For example, plans have been prepared to relocate the Orthopedic Clinic, the Thrombosis Clinic and the Psychiatric Inpatient Unit into newly reconstructed spaces.

For more information or to donate, please visit the JGH Foundation’s Campaign page or call 514-340-8251.

“Also, the number of calls from patients on any given unit is lower. As I was making my rounds this week, everybody mentioned that fewer call bells were going off.”

Ms. Côté said the quieter conditions may be contributing to lower anxiety levels, or perhaps the new decentralized nursing system makes patients feel more secure. “We’re not quite sure why,” she added, “but it’s amazing that in only a few days, we’ve seen such a change.”

Cutaway illustration of Pavilion K’s departments and medical units, from the perspective of someone on Légaré St. The main doors (centre, green) open into a large reception area, known as the Agora. Also at street level (left, light blue) are the doors to the Emergency Department. Links on floors 2 through 7 (centre, pink) connect the medical departments and patients’ units (left, various colours) with the main hospital building (right, white).

Cutaway illustration of Pavilion K’s departments and medical units, from the perspective of someone on Légaré St. The main doors (centre, green) open into a large reception area, known as the Agora. Also at street level (left, light blue) are the doors to the Emergency Department. Links on floors 2 through 7 (centre, pink) connect the medical departments and patients’ units (left, various colours) with the main hospital building (right, white).

More recently, Ms. Côte, who is now Director of Transformation (and Associate Director for Innovation and for Quantitative and Prescriptive Analysis), said that most observations about the noise reduction have been anecdotal. For this reason, a study is being conducted in the NICU to monitor the distress calls and to determine whether, and to what extent, there is a correlation with noise levels.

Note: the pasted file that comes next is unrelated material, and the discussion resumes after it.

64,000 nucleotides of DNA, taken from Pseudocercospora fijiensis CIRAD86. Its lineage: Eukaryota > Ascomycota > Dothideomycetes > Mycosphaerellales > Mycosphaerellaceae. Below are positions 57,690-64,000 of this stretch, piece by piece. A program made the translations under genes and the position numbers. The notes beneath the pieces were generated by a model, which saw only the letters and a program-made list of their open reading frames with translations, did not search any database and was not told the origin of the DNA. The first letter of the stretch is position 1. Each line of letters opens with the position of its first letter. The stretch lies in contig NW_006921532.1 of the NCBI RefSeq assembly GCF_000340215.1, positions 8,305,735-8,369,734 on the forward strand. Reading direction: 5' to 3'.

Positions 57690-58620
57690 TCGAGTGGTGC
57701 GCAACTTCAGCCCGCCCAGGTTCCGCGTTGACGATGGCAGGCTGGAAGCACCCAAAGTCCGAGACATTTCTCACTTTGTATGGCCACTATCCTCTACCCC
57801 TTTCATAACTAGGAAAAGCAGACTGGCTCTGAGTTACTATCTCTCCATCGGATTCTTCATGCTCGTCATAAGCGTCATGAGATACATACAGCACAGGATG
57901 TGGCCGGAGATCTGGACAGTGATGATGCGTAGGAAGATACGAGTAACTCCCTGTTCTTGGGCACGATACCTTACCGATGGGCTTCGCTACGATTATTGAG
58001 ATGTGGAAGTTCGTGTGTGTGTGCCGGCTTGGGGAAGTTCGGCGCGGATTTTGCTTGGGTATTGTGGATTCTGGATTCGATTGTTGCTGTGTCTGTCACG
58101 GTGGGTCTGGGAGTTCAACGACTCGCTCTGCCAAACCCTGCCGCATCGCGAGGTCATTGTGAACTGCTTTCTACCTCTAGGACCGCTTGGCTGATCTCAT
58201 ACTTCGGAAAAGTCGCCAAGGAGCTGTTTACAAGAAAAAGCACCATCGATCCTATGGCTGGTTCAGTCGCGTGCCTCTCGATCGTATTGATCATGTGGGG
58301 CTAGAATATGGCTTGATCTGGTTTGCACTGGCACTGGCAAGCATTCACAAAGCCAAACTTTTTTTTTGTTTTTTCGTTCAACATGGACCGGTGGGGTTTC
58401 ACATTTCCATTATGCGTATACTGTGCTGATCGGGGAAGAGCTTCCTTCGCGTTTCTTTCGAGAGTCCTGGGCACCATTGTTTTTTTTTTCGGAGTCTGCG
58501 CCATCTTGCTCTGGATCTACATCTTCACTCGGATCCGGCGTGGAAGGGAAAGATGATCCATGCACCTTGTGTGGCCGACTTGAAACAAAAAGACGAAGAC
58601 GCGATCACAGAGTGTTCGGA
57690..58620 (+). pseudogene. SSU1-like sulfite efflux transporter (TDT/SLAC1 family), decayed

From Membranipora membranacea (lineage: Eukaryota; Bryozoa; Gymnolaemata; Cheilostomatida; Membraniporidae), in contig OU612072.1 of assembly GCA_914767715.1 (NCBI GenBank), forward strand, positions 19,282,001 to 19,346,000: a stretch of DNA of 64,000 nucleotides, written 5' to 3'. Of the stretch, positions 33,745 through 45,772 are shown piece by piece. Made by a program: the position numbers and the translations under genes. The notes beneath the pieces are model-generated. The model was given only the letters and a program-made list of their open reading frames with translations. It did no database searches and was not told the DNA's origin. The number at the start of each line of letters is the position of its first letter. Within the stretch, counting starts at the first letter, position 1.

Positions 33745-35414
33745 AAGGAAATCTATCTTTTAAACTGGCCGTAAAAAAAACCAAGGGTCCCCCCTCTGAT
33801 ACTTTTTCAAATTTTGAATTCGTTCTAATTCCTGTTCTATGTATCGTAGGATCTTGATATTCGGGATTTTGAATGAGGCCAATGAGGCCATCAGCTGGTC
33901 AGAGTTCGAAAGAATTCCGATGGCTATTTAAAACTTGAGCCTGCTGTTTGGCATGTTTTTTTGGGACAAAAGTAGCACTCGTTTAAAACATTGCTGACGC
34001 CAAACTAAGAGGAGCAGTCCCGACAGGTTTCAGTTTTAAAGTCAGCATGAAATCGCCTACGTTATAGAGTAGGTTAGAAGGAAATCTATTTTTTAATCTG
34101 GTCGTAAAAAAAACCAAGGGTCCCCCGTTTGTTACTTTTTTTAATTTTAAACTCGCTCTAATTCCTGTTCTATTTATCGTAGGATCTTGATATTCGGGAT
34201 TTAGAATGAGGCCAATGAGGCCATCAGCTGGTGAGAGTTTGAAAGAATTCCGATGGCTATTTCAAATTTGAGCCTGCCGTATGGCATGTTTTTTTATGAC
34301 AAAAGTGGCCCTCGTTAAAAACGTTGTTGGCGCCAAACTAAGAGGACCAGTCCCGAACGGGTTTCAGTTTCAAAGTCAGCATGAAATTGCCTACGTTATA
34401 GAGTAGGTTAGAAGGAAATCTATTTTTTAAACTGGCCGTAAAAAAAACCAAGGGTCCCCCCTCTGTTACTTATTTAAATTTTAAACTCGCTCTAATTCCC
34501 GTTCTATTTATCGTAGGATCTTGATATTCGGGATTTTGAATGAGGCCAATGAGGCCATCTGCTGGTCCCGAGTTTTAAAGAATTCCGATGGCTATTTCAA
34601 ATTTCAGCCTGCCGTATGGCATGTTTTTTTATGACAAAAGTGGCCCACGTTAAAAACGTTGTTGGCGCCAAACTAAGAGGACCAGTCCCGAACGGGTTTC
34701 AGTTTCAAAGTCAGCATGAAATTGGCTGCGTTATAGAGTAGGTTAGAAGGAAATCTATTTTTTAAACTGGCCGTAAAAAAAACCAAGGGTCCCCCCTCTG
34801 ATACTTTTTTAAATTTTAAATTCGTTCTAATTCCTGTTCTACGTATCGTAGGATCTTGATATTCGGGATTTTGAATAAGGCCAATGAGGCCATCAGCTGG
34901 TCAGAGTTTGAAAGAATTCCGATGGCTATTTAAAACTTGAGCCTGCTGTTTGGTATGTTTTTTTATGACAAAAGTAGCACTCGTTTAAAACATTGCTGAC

What’s indisputable, says Dr. Louise Miner, Director of Professional Services, is that “the place is so big that you don’t get a feeling of loudness or urgency”—an environment similar to that of the new Emergency Department, which opened in Pavilion K in February 2014.

“When you walk through the ER, it’s kind of serene,” says Dr. Miner. “The work areas where everybody convenes are busier places, but the patients in their rooms don’t see or hear all of that activity, which is good.”

However, along with the successes, there have been some difficulties, as well. According to Ms. Boileau, one of the most serious has been the need to improve the smooth flow and use of case carts in Surgery.

Previously, surgical staff chose their own instruments before an operation; now everything is pre‑chosen after sterilization and arrives on a case cart. If all of the items in the cart are not exactly right or are not delivered on time (as has sometimes been the case), there is a domino effect of delays.

On the whole, though, staff seem happy with the new environment, says Georges Bendavid, Director of Technical Services, who is informed about almost every problem or glitch. Most, he says, have been the sorts of minor problems that occur in any large move—for instance, ventilation that needs adjusting, the lack of hot water in a particular sink, or requests for bulletin boards or coat hooks to be installed.